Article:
To the average person, the recent blow-up about Hugo Schwyzer’s feminist involvement has registered on the pop culture spectrum somewhere below what I had for breakfast. But, if you run in the Facebook and Twitter circles I run in, the drama seems to never cease. In a nutshell, a number of feminist blogs (and Facebook groups) have decided that, for a variety of reasons, he should be disqualified from discussing, advocating, writing, and teaching about feminism and women’s history. Read his thoughts on the subject here.
There’s a difference between pointing out structural inequality and discrimination and giving voice to personal pain, discomfort, or injustice.
I can write a paper about housing discrimination in Chicago, or the Civil Rights movement, or Gwendolyn Brooks, or explore the political, sociological, cultural histories of race and racial discrimination. I can’t, however, write about the experience of being discriminated against for being black, nor can I claim to understand the implications of such an experience.
I would be wary of any male feminists who began sentences with phrases like:
Women feel like…
Women should feel like…
Women think that…
Women act like….
I would find such overgeneralization and presumption offensive and belittling, regardless of the intentions of the speaker. That is not, nor has ever been, the attitude I have read in Hugo’s writings at Jezebel and the Good Men Project. That some feminists are suggesting that Hugo’s gender, complicated history with addiction, or what they perceive as self-aggrandizing style disqualifies him from the conversation does not jibe well with what I want from feminist discourse.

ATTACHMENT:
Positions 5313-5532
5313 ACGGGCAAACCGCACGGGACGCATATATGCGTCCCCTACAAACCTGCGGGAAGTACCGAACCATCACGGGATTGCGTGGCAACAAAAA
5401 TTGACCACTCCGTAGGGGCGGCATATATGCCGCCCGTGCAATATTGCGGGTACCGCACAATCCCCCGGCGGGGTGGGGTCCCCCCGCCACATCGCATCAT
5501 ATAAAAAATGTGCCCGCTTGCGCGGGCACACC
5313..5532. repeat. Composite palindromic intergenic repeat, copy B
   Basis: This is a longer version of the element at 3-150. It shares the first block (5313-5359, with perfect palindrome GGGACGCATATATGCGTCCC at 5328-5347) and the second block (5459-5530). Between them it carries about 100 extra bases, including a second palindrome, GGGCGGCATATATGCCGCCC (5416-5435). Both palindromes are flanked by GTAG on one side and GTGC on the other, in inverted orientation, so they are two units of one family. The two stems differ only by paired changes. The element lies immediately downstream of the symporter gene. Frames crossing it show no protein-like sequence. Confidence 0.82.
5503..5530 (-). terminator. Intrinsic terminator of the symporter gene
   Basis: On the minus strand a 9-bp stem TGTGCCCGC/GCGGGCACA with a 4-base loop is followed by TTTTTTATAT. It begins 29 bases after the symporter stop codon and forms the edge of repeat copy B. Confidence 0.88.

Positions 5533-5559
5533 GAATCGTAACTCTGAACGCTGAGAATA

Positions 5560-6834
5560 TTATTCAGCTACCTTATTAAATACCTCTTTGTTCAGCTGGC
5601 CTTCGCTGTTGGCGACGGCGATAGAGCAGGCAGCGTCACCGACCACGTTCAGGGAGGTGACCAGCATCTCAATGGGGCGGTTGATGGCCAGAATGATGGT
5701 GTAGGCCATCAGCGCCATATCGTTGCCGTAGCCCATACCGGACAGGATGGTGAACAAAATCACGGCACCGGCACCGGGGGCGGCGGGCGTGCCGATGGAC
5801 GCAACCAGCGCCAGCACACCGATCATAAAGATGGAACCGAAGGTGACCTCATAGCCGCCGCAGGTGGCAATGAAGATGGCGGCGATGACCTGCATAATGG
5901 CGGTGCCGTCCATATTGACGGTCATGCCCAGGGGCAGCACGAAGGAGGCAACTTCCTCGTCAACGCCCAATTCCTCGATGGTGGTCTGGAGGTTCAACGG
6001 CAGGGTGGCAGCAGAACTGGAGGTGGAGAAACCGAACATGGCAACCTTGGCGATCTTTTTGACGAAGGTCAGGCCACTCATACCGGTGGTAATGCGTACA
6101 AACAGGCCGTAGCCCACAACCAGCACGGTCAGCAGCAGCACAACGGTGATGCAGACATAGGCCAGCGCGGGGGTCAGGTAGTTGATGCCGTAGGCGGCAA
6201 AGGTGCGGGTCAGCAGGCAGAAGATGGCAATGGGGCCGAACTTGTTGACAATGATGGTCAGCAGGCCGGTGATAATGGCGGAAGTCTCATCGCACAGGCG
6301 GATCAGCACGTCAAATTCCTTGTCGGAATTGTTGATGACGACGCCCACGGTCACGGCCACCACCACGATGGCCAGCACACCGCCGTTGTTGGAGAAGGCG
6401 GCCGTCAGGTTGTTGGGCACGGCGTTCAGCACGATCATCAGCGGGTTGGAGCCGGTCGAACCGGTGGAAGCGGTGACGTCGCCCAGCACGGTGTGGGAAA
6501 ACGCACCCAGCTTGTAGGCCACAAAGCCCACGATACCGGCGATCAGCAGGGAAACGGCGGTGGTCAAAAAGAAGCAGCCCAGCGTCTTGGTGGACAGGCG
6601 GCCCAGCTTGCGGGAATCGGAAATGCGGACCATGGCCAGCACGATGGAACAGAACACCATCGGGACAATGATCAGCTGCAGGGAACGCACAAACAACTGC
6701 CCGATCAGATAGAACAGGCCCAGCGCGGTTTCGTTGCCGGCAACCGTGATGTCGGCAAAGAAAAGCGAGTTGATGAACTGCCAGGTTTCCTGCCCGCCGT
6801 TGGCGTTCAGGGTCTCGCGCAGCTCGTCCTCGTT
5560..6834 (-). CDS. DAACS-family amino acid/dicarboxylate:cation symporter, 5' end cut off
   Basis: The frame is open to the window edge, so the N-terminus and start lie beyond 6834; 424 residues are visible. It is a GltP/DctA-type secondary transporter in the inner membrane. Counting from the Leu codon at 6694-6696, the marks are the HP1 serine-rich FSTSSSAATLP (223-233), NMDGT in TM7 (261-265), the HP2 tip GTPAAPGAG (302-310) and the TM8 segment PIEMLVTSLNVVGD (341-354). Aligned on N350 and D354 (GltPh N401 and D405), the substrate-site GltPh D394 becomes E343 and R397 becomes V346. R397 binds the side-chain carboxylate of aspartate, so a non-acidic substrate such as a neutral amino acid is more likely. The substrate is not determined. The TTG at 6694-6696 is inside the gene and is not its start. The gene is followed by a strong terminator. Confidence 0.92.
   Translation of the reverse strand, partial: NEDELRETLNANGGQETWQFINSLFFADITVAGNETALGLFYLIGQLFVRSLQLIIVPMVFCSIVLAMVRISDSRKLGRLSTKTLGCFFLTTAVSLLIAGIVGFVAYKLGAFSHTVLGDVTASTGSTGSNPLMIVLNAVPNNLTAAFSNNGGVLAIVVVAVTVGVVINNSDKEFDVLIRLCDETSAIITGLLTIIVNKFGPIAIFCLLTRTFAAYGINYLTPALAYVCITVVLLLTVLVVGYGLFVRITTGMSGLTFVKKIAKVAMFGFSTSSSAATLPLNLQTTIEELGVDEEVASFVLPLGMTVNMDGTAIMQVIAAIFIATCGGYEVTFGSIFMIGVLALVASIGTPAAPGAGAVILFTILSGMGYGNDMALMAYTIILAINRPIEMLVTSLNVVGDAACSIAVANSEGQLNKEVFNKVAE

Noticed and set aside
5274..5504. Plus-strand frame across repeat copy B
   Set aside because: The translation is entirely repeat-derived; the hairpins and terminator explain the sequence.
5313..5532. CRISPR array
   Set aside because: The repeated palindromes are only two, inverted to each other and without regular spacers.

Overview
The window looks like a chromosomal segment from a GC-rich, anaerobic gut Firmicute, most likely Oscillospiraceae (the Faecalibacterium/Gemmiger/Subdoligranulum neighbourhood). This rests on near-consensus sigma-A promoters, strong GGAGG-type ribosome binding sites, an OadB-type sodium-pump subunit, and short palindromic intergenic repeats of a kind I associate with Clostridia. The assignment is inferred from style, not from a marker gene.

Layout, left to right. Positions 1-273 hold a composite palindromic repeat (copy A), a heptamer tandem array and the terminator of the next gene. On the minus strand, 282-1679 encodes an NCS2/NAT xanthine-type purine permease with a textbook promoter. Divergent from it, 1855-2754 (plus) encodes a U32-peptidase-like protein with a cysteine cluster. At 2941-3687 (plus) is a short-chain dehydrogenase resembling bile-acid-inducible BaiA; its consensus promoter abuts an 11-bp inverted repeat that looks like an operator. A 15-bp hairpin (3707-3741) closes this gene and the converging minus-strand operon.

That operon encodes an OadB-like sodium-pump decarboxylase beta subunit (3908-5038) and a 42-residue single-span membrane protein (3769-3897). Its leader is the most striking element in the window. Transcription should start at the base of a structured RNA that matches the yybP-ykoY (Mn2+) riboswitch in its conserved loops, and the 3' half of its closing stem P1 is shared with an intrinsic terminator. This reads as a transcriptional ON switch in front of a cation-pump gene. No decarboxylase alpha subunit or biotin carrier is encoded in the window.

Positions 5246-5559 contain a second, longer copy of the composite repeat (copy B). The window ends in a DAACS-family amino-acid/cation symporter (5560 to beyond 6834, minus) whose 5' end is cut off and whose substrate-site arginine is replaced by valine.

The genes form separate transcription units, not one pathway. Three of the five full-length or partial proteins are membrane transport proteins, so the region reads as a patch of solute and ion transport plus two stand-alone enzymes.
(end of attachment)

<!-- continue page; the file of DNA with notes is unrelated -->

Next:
Feminism, like any movement, is a large, ungainly, and often controversial umbrella. I have been frustrated before by women who refused the title, but believe in the ideas, but I understand that the connotations it carries (earned or not) can be hard to swallow.
My feminism is about allowing individual desires to take precedence over societally proscribed roles and assumptions. It’s about men being nurses and teachers, women being firefighters and executives, but it’s also about giving boys and girls (and men and women) the complete spectrum of ways to be successful and saying, “the world is open to you, treat it well and do with it as you will.” Being a boy, or a girl, or gay, or straight, or something that is not so easily labeled, should not determine your path or limit your options.
My feminism has room in it for people like Hugo, and also people that disagree with Hugo. It has room for argument and debate, and complicated personal histories. It has room for nuance and complexity, and empathy for the difficult decisions we all make every day.
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